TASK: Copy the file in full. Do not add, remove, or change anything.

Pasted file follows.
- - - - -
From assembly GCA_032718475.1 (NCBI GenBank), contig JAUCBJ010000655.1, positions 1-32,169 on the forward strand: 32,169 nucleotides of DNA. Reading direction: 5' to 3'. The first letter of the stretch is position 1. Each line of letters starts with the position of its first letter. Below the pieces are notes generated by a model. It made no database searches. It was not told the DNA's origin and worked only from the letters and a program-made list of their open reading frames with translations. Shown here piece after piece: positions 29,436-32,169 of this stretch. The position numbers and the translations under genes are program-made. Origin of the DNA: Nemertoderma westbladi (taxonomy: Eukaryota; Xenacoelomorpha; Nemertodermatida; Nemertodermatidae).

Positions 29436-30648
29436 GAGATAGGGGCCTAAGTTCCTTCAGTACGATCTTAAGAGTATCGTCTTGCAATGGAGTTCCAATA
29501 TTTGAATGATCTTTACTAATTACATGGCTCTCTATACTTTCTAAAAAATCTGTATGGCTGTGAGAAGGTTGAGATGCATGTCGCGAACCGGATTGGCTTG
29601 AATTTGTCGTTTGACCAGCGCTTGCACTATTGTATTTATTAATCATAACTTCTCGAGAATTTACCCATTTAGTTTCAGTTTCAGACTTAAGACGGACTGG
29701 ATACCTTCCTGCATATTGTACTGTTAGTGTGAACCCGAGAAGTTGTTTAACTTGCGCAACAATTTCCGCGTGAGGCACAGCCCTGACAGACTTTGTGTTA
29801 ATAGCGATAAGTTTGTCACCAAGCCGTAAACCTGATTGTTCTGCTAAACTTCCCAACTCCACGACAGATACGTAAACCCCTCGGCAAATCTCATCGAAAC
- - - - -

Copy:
From assembly GCA_032718475.1 (NCBI GenBank), contig JAUCBJ010000655.1, positions 1-32,169 on the forward strand: 32,169 nucleotides of DNA. Reading direction: 5' to 3'. The first letter of the stretch is position 1. Each line of letters starts with the position of its first letter. Below the pieces are notes generated by a model. It made no database searches. It was not told the DNA's origin and worked only from the letters and a program-made list of their open reading frames with translations. Shown here piece after piece: positions 29,436-32,169 of this stretch. The position numbers and the translations under genes are program-made. Origin of the DNA: Nemertoderma westbladi (taxonomy: Eukaryota; Xenacoelomorpha; Nemertodermatida; Nemertodermatidae).

Positions 29436-30648
29436 GAGATAGGGGCCTAAGTTCCTTCAGTACGATCTTAAGAGTATCGTCTTGCAATGGAGTTCCAATA
29501 TTTGAATGATCTTTACTAATTACATGGCTCTCTATACTTTCTAAAAAATCTGTATGGCTGTGAGAAGGTTGAGATGCATGTCGCGAACCGGATTGGCTTG
29601 AATTTGTCGTTTGACCAGCGCTTGCACTATTGTATTTATTAATCATAACTTCTCGAGAATTTACCCATTTAGTTTCAGTTTCAGACTTAAGACGGACTGG
29701 ATACCTTCCTGCATATTGTACTGTTAGTGTGAACCCGAGAAGTTGTTTAACTTGCGCAACAATTTCCGCGTGAGGCACAGCCCTGACAGACTTTGTGTTA
29801 ATAGCGATAAGTTTGTCACCAAGCCGTAAACCTGATTGTTCTGCTAAACTTCCCAACTCCACGACAGATACGTAAACCCCTCGGCAAATCTCATCGAAAC